Newport Bermuda Race extended


Spectators at Castle Hill Inn watch as the fleet of the 2014 Newport Bermuda Race departs Narragansett Bay for the open Atlantic. Historically considered the best vantage point for the start of the race, the property is private. DANIEL FORSTER / PPL

Spectators at Castle Hill Inn watch as the fleet of the 2014 Newport Bermuda Race departs Narragansett Bay for the open Atlantic. Historically considered the best vantage point for the start of the race, the property is private. DANIEL FORSTER / PPL

With a new scoring model set to determine the winners of the Newport Bermuda Race, which sets sail June 21 from Narragansett Bay, the organizers in charge of the 118-year-old event are increasing its distance.

By a mile.

The race’s starting line has been relocated 1 mile north of Castle Hill to Fort Adams to provide spectators with the opportunity to witness the fleet from a more intimate vantage point. This decision extends the Thrash to the Onion Patch to 636 miles.

Jamestown resident Andrew Kallfelz, who chairs the organizing committee, said partnering with the state of Rhode Island, which owns the park, has allowed the race to “invest in transforming this hallmark biennial event into a celebration.” The new approach will allow for free shoreline viewing and a live broadcast.

“Fort Adams is a great venue for the public to come together to witness up close the adrenaline pumping start of this prestigious race,” Kallfelz said.

The online broadcast, which fans will be able to watch live from the race’s website, will feature seasoned commentators who will bring their expertise and insights into the dynamics of the race, organizers said. There also will be state-of-the-art technology to capture aerial footage of the race with graphics. The broadcast also will bring to life the stories from the action onboard, making it a captivating narrative for the viewership, organizers said.

Spectators at Fort Adams bid farewell to the 2014- 15 Volvo Ocean Race. The start of the Newport Bermuda Race has been relocated to Fort Adams from Castle Hill to allow free viewing for the public. DAN NERNEY / SAIL NEWPORT

Spectators at Fort Adams bid farewell to the 2014- 15 Volvo Ocean Race. The start of the Newport Bermuda Race has been relocated to Fort Adams from Castle Hill to allow free viewing for the public. DAN NERNEY / SAIL NEWPORT

The committee also decided for the 2024 edition to be the first offshore race to use the forecast-time correction factor. Organizers said they are confident the scoring model will be “a substantial improvement in fairness and clarity” over the former method, which was performance curve scoring.

Hours before the start of the race, a predicted elapsed time to finish for every boat will be determined using timely weather and current GRIB files. Each boat’s polar file will be used to determine the optimized route using expedition.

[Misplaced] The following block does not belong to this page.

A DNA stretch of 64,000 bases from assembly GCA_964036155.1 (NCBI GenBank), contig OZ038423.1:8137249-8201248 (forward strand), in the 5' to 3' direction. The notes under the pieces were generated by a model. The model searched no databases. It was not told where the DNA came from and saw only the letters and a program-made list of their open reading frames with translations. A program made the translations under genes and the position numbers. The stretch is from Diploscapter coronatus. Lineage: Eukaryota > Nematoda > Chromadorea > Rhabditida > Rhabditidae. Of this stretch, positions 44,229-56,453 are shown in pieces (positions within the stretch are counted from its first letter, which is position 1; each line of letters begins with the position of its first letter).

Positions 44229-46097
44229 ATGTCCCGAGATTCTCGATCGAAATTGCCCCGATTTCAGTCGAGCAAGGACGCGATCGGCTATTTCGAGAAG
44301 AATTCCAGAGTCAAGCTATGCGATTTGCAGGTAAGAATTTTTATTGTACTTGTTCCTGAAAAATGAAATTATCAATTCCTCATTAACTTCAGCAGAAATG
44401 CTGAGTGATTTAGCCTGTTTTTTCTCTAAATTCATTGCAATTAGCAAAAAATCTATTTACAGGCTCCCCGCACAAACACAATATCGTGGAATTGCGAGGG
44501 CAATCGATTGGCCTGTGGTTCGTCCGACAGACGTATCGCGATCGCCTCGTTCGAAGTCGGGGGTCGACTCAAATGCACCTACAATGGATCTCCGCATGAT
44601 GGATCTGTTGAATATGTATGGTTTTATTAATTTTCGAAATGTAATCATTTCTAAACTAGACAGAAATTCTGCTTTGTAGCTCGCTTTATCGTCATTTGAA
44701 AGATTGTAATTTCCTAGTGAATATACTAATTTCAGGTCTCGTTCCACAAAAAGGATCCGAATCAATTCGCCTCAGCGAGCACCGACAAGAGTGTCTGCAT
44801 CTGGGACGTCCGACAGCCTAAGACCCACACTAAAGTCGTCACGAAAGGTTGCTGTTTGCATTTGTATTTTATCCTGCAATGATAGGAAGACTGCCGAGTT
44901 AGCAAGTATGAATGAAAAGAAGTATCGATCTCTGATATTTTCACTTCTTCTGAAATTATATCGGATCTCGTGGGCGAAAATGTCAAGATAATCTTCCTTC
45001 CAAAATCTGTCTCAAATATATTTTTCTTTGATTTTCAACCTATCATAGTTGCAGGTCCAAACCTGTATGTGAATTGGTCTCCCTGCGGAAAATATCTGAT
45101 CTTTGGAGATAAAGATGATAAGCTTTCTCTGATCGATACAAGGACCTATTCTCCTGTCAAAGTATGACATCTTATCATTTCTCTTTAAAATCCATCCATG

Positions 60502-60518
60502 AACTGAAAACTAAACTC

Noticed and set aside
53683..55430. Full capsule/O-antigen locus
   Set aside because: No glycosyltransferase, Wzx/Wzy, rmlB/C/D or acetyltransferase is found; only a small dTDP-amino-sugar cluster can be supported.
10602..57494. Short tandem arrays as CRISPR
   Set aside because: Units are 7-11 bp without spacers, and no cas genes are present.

Within each division, a F-TCF will be calculated for each boat. The F-TCF is the ratio of a scratch boat’s predicted elapsed time to complete the course to the predicted elapsed time of each boat in the division.

The F-TCF for every boat will be communicated to the fleet the morning of the race. The corrected finish time for any boat can be calculated by multiplying the F-TCF for a boat by the actual elapsed time (plus penalties) for that boat. A rank order of corrected finish times by class and division will determine the order of finish for each class and division.

The previous method used a table of possible ratings for each boat based on historical statistical wind speeds and directions for the Newport-Bermuda course. An imputed average wind speed over the course is determined from a scratch boat’s finish time. In short, that method uses historical wind data and assumes a uniform course for the entire fleet, but actual conditions vary widely from the historical average, and conditions are never uniform across the fleet.

The F-TCF method is “inherently fairer” because the actual conditions during the race will be more like a forecast generated just before the race than to historical average conditions, organizers said.

Disruptive weather systems that variably affect different parts of the fleet are not accounted for using the old system. This often results in “lucky” weather patterns that favor or disfavor boats in particular performance bands. For example, a ridge develops 150 miles from Bermuda and the fast half of the fleet becomes “parked” there for a period while the slow half of the fleet catches up, and then wind fills in. In this example, the slow boats were “lucky.”

Since F-TCF uses the forecast for the racecourse and each boat’s expected route and speed, boats that are predicted to be impacted by a disruption will have a predicted elapsed time and corresponding F-TCF that accounts for this impact.

Another benefit of the new scoring method is that a rating for every boat will be determined and communicated in advance. That means every sailor will be able to determine how much time it owes or is owed by every other boat in its class and division at any time during the race.

In the former system, the rating value used to calculate the corrected time was determined after the fact. Therefore, a boat’s rating for scoring purposes was not known until after the finish, making it challenging for competitors and spectators to understand relative corrected positions during the race.

“The Bermuda race has always been in the vanguard of offshore races,” Kallfelz said. “We are proud to be the first to bring this innovative scoring method to the offshore racing community.”